Brüel & Kjær’s first and highly reliable industrial DeltaShear accelerometer suitable for permanent vibration monitoring in potentially explosive environments

    Type 8317 - The first DeltaShear accelerometer
1996 Types 4507
and 4508
½-inch free-field microphone Type 4189

World’s first dedicated modal shear accelerometer family

    Type 4507 - World's first modal accelerometer
1998 Type 4506 Acoustic calibrator - Type 4297

The world’s first OrthoShear™ triaxial accelerometer – one seismic mass for optimized noise floor and orthogonality

    Type 4506 - World's first OrthoShear™ triaxial accelerometer  (N/A)
1999 Type 4507‐B Type 4507-B

Another world first – an accelerometer with integrated TEDS (transducer electronic data sheet)

    Type 4507‐B - World's first TEDS accelerometer
2005 Type 4524‐B Automotive surface microphone with 1 coaxial cable Type 4949

The first miniature triaxial accelerometer with integrated TEDS

    Type 4524‐B - World's first miniature TEDS accelerometer
2008 Type 4526 Outdoor microphone for noise monitoring terminals Type 4952

A ThetaShear™, CCLD accelerometer for applications up to 180 °C (356 °F) – the highest temperature for an accelerometer with built‐in preamplifier in the industry

    Type 4526 - Accelerometer with the highest temperature in the industry
2012 Type 8347‐C ½"" low-noise microphone system Type 4955

Wide temperature range (–321 to +900 °F (–196 to +482 °C)) industrial accelerometer with superior temperature transient performance from Shear design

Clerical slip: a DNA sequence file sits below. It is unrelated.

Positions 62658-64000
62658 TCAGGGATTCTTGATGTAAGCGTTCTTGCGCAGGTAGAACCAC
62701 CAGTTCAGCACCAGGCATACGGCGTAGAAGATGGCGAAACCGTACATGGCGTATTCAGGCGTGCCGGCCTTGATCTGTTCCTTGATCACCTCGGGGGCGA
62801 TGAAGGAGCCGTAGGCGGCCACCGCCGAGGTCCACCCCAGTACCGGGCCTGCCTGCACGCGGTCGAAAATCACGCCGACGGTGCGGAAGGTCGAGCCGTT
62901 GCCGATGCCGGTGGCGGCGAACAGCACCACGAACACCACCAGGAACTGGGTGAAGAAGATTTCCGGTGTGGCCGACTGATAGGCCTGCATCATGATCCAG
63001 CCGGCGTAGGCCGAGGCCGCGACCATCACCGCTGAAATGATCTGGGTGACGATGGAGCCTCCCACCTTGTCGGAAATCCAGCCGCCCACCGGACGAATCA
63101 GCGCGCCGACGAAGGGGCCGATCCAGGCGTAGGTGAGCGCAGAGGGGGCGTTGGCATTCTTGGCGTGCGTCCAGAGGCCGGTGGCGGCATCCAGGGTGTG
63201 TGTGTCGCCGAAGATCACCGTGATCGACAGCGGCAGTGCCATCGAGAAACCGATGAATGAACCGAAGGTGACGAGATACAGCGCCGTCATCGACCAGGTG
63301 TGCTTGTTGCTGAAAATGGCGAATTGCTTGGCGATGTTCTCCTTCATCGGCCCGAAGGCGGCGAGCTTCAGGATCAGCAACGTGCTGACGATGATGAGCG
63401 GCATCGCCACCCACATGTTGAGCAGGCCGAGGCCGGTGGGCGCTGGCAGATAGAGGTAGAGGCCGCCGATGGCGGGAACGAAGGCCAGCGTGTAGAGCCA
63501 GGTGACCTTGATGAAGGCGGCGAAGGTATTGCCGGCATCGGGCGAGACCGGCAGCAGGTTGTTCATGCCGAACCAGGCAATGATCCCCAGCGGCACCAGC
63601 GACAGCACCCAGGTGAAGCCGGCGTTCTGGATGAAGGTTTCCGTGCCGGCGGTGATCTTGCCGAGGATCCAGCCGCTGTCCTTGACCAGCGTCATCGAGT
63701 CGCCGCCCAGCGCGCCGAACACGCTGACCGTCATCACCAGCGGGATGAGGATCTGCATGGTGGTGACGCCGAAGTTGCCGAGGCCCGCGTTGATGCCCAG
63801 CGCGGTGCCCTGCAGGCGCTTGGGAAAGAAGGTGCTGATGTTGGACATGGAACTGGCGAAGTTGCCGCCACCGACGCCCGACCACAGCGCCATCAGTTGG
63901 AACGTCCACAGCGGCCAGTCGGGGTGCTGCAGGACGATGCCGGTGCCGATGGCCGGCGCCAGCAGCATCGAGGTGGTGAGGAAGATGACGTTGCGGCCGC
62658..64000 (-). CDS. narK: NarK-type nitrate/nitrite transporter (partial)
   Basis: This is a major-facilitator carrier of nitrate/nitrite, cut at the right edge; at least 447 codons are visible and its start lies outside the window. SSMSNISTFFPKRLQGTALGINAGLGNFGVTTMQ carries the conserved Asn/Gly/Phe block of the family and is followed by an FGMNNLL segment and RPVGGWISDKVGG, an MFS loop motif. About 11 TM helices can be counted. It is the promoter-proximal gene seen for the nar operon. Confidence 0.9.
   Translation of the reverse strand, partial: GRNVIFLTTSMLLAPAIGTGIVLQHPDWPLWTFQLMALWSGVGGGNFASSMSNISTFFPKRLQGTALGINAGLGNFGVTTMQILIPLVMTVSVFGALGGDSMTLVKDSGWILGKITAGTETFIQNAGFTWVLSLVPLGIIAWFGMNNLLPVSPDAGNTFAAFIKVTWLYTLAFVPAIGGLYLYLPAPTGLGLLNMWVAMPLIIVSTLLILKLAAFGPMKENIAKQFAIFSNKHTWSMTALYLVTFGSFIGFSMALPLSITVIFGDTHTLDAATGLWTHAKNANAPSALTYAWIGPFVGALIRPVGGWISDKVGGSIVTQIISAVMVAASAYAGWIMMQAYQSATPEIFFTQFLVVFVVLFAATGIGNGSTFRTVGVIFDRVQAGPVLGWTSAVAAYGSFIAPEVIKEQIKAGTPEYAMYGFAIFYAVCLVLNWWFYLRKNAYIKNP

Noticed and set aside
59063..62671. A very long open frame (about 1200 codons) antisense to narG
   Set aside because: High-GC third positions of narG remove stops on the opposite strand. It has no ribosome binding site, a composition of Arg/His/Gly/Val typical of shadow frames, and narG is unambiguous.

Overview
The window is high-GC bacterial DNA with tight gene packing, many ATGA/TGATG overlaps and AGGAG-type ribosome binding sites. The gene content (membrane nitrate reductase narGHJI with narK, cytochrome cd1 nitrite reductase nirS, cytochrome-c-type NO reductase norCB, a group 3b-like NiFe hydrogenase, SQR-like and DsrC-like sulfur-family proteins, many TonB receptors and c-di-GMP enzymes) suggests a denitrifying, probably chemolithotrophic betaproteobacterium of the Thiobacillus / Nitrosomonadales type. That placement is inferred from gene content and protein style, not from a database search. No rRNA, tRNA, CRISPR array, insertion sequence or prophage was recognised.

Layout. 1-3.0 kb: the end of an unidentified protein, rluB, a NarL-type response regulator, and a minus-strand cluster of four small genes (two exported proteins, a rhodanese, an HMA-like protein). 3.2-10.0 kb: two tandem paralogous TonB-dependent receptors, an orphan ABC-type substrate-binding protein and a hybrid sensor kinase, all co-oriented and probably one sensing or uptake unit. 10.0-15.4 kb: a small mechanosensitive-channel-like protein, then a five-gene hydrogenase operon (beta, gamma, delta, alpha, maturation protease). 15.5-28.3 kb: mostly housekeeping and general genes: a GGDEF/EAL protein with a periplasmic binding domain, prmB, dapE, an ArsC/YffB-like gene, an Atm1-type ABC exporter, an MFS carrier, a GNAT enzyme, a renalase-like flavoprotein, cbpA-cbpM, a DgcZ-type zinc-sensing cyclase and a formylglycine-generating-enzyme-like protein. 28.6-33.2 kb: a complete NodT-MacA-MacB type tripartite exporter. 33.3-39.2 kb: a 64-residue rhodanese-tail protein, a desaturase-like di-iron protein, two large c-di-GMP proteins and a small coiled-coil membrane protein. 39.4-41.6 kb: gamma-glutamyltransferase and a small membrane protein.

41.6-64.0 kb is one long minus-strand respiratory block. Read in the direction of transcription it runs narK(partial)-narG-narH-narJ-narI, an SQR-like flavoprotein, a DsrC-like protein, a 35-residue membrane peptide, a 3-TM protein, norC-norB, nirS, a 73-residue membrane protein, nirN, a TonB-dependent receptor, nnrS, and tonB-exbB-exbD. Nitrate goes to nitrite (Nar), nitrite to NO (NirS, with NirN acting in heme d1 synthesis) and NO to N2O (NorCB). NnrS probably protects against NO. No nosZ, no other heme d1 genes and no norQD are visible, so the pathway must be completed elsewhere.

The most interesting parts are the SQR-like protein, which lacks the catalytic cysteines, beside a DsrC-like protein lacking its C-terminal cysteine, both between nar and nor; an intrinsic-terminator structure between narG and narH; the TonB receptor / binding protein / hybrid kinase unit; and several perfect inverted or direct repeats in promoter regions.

Type 8347‐C - Accelerometer with temperature range
2012 Type 4527 Multi-field microphone Type 4961

This universal CCLD triaxial accelerometer never sits still on the shelf, and has the widest temperature (up to 180 °C (356 °F)) and dynamic range

    Type 4527 - Accelerometer with the widest temperature range
2015 Type 4527‐C Type 1706

The first triaxial charge accelerometer featuring a single connector

    Type 4527‐C - The first single connector accelerometer
2015 Types 4535‐B, 4524‐B
and 4508‐B
Measurement cloud

Some of the first accelerometers with data matrix. Used with Transducer Smart Setup for seamless transfer of transducer data to PULSE Reflex™

    Types 4535‐B, 4524‐B and 4508‐B - The first accelerometers with data matrix



The World's First Commercial Accelerometer

In the year 1943, Per V. Brüel designed the world’s first commercial piezoelectric accelerometer called Type 4301. It was made from Rochelle salt crystals and featured a sensitivity of 35–50 mV/g and a resonant frequency of 2–3 kHz.

World's first accelerometer made in 1943On the left: Prototype drawings of Type 4301. On the right: Photo of the actual accelerometer.


Throughout the 1950s the Rochelle salt crystals were replaced by ceramic elements. This resulted in a doubling of the accelerometer’s sensitivity and increased its resonance to 5kHz.

Later, Brüel & Kjær added compression type accelerometers to its product line, which were further modified in 1964. This resulted in the introduction of a new series with reduced susceptibility to case loading and base strain. Further improvements in the compression design were made from 1968 to 1975.

Transducer development and innovation is very much in the Brüel & Kjær DNA. Today, we lead the industry with our many patented technology and unrivalled accuracy.